Some of the things that I am very sorry to be missing while away are the first ramps of the season. Ramps or Allium Tricoccum, are also known as wild leeks, ramson, and ail de bois. They appear in the springtime in deciduous forest areas from South Carolina to Canada and as far west as Missouri and Minnesota. West Virginia in particular is known for its celebration of this seasonal delicacy. Ramps grow in patches in cool shady areas with moist soil that is rich in organic materials. They begin to appear in late March and can be found through the end of May. By June the flowers have bloomed, leaving the seeds to appear on the leafless stalks. That is the end of wild leeks until the following season.
Ramps resemble scallions in that they have a white bulb at the bottom of the stalk although the green leaves are long, oval, and almost silky, with pointed ends, often with reddish streaks along their hearts. They have a strong flavor, a hybrid of onion and garlic, leaning heavily toward the garlic. They are edible from the tips of their leaves to their fleshy bulbous bottoms. Ramps are often considered a spring tonic for their strong flavor and infusion of minerals and nutrients at the end of a long winter. In the South they are often served at home fried up with potatoes or scrambled with eggs, while in restaurants around the country they may be found in a multitude of guises: pickled and served with fried oysters or soft shell crabs, blanched and sautéed in risottos and pastas, or simply seared and tucked up beside roasted morels and grilled lamb chops.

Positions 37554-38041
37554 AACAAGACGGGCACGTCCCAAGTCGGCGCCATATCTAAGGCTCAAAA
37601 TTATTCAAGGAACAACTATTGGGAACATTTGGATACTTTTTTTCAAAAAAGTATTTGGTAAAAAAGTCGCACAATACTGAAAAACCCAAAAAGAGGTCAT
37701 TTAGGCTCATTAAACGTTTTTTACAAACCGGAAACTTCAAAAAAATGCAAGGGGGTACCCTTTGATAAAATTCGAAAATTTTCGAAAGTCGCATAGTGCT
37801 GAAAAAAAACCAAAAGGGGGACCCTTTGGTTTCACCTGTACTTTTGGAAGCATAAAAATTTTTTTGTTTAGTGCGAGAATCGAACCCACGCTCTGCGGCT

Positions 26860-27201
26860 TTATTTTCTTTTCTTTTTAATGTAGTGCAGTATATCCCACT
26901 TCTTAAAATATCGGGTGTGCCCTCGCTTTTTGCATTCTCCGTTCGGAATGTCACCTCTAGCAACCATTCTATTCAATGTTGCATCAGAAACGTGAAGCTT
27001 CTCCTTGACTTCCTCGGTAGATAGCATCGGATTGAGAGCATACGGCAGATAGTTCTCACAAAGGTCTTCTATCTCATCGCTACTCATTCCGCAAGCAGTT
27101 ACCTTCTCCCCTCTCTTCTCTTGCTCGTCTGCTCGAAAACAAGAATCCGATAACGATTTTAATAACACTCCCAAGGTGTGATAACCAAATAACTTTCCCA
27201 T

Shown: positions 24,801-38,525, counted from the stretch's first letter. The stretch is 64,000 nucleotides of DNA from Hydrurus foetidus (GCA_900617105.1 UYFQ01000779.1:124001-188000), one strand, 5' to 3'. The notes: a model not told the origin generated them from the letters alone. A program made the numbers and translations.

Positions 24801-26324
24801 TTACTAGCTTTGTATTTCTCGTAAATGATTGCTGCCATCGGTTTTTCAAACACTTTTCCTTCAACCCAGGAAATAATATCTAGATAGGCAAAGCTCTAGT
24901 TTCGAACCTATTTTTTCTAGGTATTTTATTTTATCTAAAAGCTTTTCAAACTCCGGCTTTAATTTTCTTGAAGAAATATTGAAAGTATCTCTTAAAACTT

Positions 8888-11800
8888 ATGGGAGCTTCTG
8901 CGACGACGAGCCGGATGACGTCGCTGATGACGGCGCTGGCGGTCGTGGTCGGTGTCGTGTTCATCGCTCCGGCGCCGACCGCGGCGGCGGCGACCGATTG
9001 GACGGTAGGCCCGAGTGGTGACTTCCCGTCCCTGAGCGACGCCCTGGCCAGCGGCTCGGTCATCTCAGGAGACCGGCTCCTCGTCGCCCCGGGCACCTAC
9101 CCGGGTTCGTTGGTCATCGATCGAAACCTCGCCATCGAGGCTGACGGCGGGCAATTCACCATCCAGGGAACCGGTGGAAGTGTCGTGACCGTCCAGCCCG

Ramps have long been a favorite of ours. I’ve spent hours bent over crates of them in professional kitchens, meticulously cleaning and pickling them so that we could preserve their bounty for the months ahead. It’s a common practice and a beneficial one. There’s nothing quite like a great pickled ramp. We also love them fresh, simply grilled or sautéed so that the green are slightly crisp and the bulbs are tender and toothsome. The flavor is like nothing else. Creamed into a soup garnished with fresh lumps of crab meat or fried with potatoes and served alongside a thick steak, ramps are a revelation. My mouth waters just thinking of what we could do with them. I can only hope that there are some left in the market when we get back to New York. They’re one of the last seasonal specialties and all the more precious for that fact.